Julbo Aerospace, another pair of goggles in the endless array of goggles already on the market? Not so fast, something about these makes them just a bit different than the rest and that difference could change your resort or backcountry experience tremendously. The Julbo Aerospace Goggle uses “Reactive” technology which is essentially a photochromic lens for the ski industry, all that means is that when it’s brighter outside the lens becomes darker. Pretty cool stuff, when you think about never having to change lenses again. Whats even better is that in changing conditions your lenses can keep adapting giving you the best visibility possible. However, has Julbo done enough to encompass all the possible conditions in just one set of goggles?
Julbo Aerospace Goggles Review
You set out early in the morning, just to get the first chair. They crank up the lifts and finally, your boots hit the snow and it is great. Clouds sock in the local hill, powder flies and all is right in the world. Eventually, morning becomes afternoon and the clouds that once kept things fresh have now begun to burn off. Dark turns to light, the fog clears and the snow that was once smooth and un-tracked is now filled with moguls and chunder. The goggles that you had set up for a low vis scenario are suddenly rendered obsolete. So, of course, you get your spare high light lenses out of your pack and change them out… or not?
First off, it’s hardly apparent that the lenses are becoming darker or lighter while wearing them. I did some experiments covering half the lens in full sun for a couple of minutes then quickly putting them on to see the change, it works! The exterior reflective or polarized surface always remains, this never changes but rather the darkness of the lens itself. I was using the “S2” snowtiger lens, it seemed to work pretty well in most of the conditions I encountered, from full-on storm skiing to sunny bluebird days. In all conditions contrast seemed good, it was easy to make out details and there was little glare that might. That being said they’re just a step down from total blackout lenses on sunny days and just a step up from full clear lenses on overcast days. There certainly were times when I wished they were just a bit lighter for those weird stormy-foggy-low light days that give us the most trouble. It’s possible another lens the “S1” zebralight might be more appropriate for this type of conditions but for the most part I was quite satisfied with the performance. I did scratch the lenses riding through the trees but not any easier than any other goggles I’ve ever used in the past.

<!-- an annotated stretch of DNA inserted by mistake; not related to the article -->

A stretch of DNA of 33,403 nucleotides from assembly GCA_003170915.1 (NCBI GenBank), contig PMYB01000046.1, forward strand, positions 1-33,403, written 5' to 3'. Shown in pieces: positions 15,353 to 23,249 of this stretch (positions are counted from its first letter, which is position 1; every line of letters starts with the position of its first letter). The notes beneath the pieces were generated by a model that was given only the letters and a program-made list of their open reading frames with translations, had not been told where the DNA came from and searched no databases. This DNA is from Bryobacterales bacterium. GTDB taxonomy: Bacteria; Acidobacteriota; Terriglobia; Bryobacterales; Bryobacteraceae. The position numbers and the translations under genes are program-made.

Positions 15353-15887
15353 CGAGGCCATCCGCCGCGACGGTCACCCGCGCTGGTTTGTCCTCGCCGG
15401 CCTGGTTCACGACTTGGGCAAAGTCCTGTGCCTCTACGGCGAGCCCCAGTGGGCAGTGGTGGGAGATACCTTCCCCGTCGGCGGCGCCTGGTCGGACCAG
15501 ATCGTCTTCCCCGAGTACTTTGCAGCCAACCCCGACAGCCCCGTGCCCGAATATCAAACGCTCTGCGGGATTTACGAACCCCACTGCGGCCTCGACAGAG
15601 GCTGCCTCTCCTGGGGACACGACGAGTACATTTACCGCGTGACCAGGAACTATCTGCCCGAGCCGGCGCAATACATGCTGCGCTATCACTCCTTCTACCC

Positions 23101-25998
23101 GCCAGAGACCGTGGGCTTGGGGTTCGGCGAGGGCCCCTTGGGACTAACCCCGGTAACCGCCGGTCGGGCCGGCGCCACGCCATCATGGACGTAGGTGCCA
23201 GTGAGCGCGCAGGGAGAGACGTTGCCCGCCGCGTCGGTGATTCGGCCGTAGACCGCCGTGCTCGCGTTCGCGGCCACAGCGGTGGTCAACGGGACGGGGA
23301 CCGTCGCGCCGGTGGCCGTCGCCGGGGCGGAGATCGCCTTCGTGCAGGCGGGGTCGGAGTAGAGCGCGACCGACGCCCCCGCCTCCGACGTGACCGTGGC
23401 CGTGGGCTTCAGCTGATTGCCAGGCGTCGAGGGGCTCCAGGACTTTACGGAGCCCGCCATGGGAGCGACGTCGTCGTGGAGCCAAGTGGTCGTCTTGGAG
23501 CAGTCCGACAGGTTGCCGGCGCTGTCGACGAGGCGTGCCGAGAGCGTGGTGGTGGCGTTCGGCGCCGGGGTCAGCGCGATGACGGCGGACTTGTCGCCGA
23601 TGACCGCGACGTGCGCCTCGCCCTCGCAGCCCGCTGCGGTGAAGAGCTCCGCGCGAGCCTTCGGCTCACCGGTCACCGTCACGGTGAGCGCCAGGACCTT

The frame seemed sturdy and to fit well on my face, vent away the fog and the strap adjusted easy and never came loose which I was stoked about which brings us to the next innovation, the “superflow system.” It took me a bit to figure this out but a black plastic wing shaped bar comes in the box. On each side of the frame, there’s a tab that pulls out then folds out, pulling the lenses away from the frame that leaves a generous gap. The black wing bar then inserts into the top and has grooves and tongues that snap into place, creating a huge vent. The only scenario I can think of where you would use this is in the spring where you might be riding in tee-shirts and shorts because of how warm it is. I don’t see this being useful in the backcountry maybe when hiking up because the wingbar could be lost pretty easily. To be honest This setup feels pretty flimsy and sometimes the pull-out tabs open when I don’t want them to and have to be snapped back into place. I wish this whole feature was integrated into the frame instead of having extra pieces to be lost, if that was the case I would probably try to use it but never got the hankering to do so. One other detail I like a lot is the case that comes with it, as its a combo of hard and soft case that protects the lenses but fits in my backcountry pack and doesn’t take up too much space.
All in all, I like these goggles. They’re easy to use, hassle-free and the not changing lenses, forgetting lenses at home and just riding without thinking about gear or visibility is extremely nice. The transforming ability of the “superflow system” isn’t all that but you don’t have to use it and I never had a problem with lens fogging, to begin with. I’m going to keep using the Julbo Aerospace Goggle ($239.95) this season and see what happens but I do miss my clear lenses on those all-out wild storm days where the powder is deep and the conditions are harsh.